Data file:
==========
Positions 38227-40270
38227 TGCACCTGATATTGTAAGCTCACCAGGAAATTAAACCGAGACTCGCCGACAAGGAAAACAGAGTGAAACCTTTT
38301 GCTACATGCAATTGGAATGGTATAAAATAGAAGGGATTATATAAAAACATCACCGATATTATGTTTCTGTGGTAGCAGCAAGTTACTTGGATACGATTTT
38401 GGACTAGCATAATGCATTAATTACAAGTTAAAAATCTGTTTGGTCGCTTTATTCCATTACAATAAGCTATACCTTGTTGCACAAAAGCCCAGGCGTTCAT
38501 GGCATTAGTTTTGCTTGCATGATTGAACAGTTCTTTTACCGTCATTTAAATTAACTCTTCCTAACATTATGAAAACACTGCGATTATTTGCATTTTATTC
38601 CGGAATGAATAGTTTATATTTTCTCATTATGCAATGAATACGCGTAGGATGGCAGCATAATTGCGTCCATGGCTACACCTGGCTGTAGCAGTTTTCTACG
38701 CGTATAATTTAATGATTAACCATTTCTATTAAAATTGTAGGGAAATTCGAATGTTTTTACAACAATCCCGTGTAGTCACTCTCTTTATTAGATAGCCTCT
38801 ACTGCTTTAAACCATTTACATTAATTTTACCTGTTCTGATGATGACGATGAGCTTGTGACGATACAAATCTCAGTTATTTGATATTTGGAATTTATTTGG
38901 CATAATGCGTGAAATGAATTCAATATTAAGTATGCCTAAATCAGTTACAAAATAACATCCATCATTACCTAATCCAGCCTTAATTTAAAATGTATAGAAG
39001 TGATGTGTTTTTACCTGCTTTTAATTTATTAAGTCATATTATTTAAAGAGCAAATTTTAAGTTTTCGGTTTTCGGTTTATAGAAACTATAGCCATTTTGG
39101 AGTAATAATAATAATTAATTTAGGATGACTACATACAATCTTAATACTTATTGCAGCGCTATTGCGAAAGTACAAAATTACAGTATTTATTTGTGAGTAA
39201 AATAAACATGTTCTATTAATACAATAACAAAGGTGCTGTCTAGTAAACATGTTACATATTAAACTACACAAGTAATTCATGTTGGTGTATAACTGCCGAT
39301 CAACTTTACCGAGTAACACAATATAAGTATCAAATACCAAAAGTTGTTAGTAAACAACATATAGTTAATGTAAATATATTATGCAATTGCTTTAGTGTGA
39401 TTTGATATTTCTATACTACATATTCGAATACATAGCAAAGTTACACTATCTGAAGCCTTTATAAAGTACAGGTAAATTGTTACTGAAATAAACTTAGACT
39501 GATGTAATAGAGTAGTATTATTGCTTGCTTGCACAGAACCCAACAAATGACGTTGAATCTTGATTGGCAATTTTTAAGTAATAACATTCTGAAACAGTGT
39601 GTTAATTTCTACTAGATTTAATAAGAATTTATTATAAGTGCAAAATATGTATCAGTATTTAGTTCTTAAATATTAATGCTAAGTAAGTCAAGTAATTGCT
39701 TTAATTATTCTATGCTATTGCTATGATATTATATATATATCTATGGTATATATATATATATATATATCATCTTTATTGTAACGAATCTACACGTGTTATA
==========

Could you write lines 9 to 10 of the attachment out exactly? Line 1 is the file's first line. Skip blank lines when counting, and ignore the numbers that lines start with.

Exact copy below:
38901 CATAATGCGTGAAATGAATTCAATATTAAGTATGCCTAAATCAGTTACAAAATAACATCCATCATTACCTAATCCAGCCTTAATTTAAAATGTATAGAAG
39001 TGATGTGTTTTTACCTGCTTTTAATTTATTAAGTCATATTATTTAAAGAGCAAATTTTAAGTTTTCGGTTTTCGGTTTATAGAAACTATAGCCATTTTGG